We were all beginners once, and it was only after a few years’ experience that we noticed some mistakes we made back then. This is why the older and experienced version of Matthew Vandeputte created this video for his younger self, a beginner in timelapse photography. These ten tips come from years of experience, and if you are new to timelapse photography, this video is for you.
So, you’ve decided to shoot your first timelapse video. If you have never done it before, you will face many challenges and inevitably make some mistakes. But Christian of The Phlog Photography will help you get started with this video. In only three minutes, he will give you seven things to keep in mind and tips to follow before and during the timelapse shooting. They’ll help you make the most of your timelapse video even if it’s your first one.
Originally founded in 1325, Greater Mexico City has since become one of the largest metropolitan areas on earth, and the largest in the Western Hemisphere, housing more than 21 million people.
Amongst those 21 million people who call Mexico City their home is Tarsicio Sañudo. As an aerial filmmaker, he decided to shoot a drone timelapse of the city to document its iconic landmarks and beautiful surroundings. And boy does it look amazing.
There’s something magical about soap bubbles, but watching them freeze raises the magic to a whole new level. In his timelapse Winter’s Magic, photographer Don Komarechka captured the process of soap bubbles getting frozen. And watching the ice crystals as they form on the delicate bubbles’ surface is as wonderful to watch, as it is difficult to film.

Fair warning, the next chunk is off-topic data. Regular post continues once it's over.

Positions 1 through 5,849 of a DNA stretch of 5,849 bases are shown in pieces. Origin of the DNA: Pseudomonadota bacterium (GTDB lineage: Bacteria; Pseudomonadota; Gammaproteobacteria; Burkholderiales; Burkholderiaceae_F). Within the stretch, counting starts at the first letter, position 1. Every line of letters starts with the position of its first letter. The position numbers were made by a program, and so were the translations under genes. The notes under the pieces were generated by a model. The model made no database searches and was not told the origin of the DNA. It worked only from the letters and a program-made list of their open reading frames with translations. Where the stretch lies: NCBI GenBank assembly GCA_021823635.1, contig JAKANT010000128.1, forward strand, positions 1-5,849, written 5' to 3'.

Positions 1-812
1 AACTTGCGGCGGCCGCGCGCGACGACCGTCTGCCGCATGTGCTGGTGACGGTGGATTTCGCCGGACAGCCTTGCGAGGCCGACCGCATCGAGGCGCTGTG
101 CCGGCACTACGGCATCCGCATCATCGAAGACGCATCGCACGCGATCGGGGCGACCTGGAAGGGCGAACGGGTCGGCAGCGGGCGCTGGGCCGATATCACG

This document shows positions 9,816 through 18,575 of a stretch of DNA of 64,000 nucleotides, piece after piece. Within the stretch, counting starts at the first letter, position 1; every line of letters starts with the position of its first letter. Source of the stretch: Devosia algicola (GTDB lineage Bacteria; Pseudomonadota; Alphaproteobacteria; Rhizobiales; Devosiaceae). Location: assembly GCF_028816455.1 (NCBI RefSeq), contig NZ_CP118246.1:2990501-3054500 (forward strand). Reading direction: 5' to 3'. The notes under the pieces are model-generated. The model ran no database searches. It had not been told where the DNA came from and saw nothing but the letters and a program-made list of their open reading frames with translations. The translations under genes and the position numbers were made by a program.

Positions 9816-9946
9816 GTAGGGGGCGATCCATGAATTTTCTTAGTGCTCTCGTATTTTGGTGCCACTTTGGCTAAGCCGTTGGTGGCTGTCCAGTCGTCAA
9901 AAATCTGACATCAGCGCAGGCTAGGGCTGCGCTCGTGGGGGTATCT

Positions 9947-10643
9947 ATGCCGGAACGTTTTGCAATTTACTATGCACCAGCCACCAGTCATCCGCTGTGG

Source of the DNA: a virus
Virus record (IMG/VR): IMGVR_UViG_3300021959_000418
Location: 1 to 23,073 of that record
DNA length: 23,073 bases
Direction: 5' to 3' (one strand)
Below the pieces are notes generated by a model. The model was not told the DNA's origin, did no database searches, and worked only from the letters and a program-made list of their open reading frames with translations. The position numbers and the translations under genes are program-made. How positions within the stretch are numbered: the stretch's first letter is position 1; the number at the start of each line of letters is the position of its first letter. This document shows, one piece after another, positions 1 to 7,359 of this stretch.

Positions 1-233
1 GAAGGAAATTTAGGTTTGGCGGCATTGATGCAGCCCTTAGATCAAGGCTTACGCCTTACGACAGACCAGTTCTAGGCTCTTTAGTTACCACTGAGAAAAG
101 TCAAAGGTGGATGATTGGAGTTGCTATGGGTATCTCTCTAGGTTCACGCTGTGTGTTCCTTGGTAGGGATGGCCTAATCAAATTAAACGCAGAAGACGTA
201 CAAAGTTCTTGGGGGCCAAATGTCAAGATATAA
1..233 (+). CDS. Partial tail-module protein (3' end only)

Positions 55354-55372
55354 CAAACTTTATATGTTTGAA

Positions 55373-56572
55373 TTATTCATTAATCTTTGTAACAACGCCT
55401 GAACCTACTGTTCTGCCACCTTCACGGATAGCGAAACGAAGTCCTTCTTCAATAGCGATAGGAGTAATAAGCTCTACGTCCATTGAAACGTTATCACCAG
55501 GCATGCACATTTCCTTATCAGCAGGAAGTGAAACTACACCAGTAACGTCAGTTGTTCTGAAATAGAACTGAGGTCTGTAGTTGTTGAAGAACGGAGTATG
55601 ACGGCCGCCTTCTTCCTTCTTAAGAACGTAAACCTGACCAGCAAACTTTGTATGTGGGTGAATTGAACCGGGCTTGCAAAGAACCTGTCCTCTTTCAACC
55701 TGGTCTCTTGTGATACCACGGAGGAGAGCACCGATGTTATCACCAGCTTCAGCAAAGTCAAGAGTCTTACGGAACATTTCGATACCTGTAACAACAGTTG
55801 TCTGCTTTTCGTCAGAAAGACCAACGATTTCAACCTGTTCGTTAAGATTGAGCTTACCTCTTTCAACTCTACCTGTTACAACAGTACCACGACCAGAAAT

We seem to have gone from “The megapixal wars” to “The K wars” since video started to become more popular in DSLRs and mirrorless cameras. Even the D850 was promoted as an “8K” camera for shooting timelapse, and now we’re starting to see more and more video cameras with a native 8K resolution. And we’ve seen 12K timelapse from the Phase One XF IQ3 100MP.
Well, move aside, because filmmaker Martin Lisius has now created Prairie Wind, a 16K HDR timelapse. It was created using a pair of Canon EOS 5DS cameras with Sigma 35mm f/1.4 Art lenses, two Canon 85mm f/1.8 USM lenses and a custom built mount to shoot the two side-by-side.
In fall of 2017, I had the opportunity to capture the transformation of an empty plot of land turning into a high-tech vehicle test track. The bulk of the construction would take place for about a year. My friend and colleague, Ryan, and I were tasked with capturing that transformation into a timelapse video.
We wanted a high-up vantage point to place a camera. The site is at an airport, so there was a nearby airline hangar where we had access to the roof. With that established as our best vantage point, we had to decide what kind of camera to use.
Timelapse and hyperlapse aficionado Kirill Neiezhmakov has been creating some pretty amazing films over the last few years. He’s travelled all over the place from Hong Kong to the romantic streets of Rome and Prague. In his newest film, Kirill takes us on a whirlwind tour of the Principality of Monaco.